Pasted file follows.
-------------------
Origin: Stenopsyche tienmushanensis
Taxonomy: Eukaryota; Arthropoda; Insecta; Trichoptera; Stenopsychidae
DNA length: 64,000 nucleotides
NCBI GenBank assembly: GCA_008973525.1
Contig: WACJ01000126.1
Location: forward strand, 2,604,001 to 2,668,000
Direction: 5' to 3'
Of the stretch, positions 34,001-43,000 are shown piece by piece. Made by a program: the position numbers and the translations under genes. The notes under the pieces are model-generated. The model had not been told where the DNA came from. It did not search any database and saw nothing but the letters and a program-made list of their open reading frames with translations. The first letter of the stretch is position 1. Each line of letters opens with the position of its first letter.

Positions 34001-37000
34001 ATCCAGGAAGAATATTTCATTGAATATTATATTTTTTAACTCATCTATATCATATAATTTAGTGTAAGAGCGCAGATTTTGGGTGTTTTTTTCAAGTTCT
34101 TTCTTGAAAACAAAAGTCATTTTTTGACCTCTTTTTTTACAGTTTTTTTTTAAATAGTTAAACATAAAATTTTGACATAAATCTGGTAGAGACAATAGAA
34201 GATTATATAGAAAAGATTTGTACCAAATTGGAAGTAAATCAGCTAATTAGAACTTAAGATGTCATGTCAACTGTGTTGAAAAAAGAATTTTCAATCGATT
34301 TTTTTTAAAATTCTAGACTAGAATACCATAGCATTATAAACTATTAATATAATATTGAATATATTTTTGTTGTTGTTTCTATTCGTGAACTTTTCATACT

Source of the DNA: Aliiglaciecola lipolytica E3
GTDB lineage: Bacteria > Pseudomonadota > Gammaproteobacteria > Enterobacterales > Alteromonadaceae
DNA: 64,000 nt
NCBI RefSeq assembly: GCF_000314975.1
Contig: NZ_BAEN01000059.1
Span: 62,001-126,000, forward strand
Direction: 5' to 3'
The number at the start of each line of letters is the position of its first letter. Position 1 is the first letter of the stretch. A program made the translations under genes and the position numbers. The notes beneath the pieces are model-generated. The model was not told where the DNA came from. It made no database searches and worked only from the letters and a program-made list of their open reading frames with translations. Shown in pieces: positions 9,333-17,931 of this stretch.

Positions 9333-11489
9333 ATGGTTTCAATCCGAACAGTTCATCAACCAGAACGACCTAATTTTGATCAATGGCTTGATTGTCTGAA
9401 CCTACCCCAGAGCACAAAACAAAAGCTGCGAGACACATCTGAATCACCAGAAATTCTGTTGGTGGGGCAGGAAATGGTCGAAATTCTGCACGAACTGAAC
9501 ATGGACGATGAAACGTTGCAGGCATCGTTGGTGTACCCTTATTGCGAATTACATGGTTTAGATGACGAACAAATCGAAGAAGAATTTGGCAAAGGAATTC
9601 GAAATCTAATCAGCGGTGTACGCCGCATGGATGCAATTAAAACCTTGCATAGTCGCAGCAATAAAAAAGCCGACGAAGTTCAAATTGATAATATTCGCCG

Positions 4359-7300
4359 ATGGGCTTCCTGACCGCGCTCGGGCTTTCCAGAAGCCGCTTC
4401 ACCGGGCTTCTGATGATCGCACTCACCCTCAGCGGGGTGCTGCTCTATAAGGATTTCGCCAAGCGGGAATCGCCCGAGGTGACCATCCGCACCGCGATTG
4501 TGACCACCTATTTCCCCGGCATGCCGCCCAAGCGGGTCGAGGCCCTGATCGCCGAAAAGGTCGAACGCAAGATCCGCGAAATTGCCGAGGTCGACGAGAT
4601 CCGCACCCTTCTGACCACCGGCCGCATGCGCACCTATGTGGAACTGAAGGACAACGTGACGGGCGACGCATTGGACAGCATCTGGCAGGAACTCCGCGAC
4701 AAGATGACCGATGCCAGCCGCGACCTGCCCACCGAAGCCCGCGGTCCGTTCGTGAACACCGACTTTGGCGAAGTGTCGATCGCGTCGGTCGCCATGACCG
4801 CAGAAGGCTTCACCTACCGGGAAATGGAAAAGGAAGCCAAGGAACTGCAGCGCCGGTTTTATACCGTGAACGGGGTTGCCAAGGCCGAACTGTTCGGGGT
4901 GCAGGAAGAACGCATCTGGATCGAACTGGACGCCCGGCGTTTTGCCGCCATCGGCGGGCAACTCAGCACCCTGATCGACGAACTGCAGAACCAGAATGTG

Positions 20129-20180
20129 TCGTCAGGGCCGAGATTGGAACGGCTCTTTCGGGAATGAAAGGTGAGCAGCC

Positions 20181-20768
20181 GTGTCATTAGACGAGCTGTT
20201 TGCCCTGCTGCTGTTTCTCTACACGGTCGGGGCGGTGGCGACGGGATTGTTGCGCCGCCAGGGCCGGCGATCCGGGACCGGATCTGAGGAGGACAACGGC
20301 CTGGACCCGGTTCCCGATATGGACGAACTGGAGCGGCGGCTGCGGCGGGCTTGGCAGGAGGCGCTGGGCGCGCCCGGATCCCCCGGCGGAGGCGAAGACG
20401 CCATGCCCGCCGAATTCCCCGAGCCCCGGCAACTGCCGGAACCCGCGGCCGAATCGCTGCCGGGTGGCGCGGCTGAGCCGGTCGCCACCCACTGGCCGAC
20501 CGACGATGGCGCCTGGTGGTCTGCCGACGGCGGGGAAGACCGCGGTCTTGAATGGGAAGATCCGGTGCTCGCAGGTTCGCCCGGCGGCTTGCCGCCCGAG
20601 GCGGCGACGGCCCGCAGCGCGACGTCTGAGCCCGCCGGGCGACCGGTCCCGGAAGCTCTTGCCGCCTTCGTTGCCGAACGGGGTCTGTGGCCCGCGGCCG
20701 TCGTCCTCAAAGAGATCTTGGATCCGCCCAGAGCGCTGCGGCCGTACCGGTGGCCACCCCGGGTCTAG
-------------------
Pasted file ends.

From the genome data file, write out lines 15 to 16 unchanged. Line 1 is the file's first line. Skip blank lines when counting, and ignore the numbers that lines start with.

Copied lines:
GTDB lineage: Bacteria > Pseudomonadota > Gammaproteobacteria > Enterobacterales > Alteromonadaceae
DNA: 64,000 nt